Phylogenetic community ecology uses phylogenetic relationships among species to infer the dominant processes that shape community ecological structure. This field has particularly focused on habitat filtering and competition, the latter driving divergence and competitive exclusion. However, the effects of positive interactions among species of the same guild have rarely been considered in either empirical studies or theoretical models. We have recently documented a pervasive influence of mutualism in driving adaptive convergence in ecological niche. Müllerian mimicry in butterflies is one of the best studied examples of mutualism, where unpalatable species converge in wing pattern locally to advertise their toxicity to predators. We showed that species that share similar wing patterns are more similar in their ecology than expected given the phylogeny and co-exist at a fine spatial scale, thereby maximizing the warning signal to local predators. Evidence for competition was detected only among species with distinct wing patterns, implying that mutualistic interactions outweigh the effects competition. Positive interactions among potential competitors are common among plants and animals. We argue that such forces should be considered in the field of phylogenetic community ecology, alongside neutral processes, habitat filtering and competition.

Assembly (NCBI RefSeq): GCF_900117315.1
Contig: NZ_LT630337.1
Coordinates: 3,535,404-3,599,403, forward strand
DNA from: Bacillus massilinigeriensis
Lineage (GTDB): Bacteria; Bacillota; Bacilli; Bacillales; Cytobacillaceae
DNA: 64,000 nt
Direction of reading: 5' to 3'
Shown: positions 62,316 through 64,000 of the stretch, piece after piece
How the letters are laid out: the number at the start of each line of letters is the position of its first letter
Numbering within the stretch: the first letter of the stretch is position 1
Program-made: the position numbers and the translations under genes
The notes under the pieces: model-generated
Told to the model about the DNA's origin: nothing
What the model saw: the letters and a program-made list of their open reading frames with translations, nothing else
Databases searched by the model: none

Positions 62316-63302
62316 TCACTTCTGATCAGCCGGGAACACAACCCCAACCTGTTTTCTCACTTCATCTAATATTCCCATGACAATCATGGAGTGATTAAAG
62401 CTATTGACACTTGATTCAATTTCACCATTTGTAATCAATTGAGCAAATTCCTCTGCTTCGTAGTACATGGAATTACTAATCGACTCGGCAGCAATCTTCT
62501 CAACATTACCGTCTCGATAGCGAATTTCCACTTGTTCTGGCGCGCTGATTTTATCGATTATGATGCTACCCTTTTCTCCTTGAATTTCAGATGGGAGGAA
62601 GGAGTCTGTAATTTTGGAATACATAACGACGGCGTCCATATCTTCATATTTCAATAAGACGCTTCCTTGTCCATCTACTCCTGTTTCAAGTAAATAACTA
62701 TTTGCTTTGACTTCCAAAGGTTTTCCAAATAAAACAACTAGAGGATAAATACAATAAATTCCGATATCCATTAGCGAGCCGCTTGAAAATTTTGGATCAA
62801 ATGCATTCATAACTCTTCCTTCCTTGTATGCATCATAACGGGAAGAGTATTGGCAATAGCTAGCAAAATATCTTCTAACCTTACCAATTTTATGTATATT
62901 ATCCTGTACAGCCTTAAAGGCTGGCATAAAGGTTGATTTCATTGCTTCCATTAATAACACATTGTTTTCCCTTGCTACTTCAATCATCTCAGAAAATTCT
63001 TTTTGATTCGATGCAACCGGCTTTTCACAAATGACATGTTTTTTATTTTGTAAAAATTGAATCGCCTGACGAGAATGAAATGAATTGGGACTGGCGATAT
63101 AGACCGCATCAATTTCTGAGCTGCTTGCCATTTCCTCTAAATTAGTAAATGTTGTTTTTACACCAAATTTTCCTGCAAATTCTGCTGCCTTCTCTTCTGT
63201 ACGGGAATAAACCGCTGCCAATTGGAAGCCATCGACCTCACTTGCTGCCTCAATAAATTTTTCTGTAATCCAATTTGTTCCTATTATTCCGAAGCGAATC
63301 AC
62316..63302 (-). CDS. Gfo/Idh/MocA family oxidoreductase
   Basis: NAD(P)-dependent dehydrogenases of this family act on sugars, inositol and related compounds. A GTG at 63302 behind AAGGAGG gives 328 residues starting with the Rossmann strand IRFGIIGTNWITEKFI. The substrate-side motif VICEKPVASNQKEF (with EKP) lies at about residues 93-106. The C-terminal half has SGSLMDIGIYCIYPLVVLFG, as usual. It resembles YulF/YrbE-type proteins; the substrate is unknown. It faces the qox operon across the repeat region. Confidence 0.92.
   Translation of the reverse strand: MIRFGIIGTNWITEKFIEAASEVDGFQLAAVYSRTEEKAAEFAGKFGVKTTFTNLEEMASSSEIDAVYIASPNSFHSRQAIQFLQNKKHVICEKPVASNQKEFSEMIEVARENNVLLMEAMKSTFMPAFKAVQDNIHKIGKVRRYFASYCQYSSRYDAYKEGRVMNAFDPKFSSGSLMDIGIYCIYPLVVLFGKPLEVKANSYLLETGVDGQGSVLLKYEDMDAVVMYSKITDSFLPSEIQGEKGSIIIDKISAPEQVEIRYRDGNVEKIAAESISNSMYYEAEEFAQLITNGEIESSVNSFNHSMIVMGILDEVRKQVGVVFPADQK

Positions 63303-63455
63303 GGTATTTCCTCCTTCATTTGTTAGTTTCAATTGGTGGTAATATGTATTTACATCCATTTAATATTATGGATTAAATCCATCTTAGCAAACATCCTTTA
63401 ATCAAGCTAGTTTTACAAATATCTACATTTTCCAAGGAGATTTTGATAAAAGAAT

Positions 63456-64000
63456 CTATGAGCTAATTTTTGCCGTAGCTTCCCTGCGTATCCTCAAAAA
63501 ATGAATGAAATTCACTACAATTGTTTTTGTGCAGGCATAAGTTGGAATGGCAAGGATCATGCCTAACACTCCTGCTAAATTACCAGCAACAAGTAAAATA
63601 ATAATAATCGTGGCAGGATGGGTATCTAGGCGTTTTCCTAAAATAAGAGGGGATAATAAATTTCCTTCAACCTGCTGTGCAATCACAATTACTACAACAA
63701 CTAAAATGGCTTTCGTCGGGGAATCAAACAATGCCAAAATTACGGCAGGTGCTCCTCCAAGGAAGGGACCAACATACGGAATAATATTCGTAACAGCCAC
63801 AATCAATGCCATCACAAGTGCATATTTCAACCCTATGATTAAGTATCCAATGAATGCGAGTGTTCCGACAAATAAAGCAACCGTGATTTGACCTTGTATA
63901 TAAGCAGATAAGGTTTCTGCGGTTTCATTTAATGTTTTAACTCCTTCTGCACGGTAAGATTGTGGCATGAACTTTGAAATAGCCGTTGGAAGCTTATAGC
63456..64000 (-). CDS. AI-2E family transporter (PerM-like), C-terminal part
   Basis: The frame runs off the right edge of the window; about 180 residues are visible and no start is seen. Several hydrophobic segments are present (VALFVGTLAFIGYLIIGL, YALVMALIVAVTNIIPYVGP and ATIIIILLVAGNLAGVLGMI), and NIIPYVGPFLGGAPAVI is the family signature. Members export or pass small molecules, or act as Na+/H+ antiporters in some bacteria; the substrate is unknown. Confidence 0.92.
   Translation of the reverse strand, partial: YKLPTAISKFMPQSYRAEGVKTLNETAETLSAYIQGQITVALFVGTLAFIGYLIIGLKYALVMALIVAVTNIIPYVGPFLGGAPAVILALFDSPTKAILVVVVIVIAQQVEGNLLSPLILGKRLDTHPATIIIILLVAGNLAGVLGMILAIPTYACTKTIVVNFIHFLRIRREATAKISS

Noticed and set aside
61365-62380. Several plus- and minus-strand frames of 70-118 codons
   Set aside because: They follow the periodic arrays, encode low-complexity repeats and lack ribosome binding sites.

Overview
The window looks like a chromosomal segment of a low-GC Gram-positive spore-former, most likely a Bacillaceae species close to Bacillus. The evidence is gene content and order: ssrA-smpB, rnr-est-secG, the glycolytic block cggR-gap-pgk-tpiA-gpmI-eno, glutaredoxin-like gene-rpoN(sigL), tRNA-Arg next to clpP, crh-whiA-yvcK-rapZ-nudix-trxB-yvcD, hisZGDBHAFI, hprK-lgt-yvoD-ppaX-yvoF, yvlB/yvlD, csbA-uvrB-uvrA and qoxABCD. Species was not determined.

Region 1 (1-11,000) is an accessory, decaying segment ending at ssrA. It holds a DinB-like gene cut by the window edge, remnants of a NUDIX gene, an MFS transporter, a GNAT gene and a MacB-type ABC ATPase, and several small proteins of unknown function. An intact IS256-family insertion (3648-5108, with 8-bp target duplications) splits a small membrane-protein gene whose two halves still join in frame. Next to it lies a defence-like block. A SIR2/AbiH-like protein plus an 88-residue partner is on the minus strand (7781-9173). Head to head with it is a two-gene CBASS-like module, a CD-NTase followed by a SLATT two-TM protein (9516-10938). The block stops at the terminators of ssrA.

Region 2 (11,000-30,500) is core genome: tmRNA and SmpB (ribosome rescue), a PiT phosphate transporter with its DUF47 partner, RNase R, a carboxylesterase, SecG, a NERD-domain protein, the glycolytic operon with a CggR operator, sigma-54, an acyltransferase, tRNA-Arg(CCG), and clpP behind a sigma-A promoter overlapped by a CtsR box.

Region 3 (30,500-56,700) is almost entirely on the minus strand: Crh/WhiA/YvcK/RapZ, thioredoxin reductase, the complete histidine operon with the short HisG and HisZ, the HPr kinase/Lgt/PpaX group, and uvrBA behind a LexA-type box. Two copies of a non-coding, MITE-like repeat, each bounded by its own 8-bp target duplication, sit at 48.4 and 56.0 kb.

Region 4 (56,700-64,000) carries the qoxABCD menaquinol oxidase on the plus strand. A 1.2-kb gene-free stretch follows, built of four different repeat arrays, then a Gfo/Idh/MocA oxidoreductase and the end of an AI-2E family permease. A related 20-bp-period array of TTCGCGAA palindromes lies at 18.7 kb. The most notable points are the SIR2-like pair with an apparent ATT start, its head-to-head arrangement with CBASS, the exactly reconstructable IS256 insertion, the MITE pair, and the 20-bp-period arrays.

M Elias, Z Gompert, C Jiggins, K Willmott. Mutualistic interactions drive ecological niche convergence in a diverse butterfly community. PLoS Biol 2008; 6: 2642- 9.
PMID: 21857800 DOI: 10.1371/journal.pbio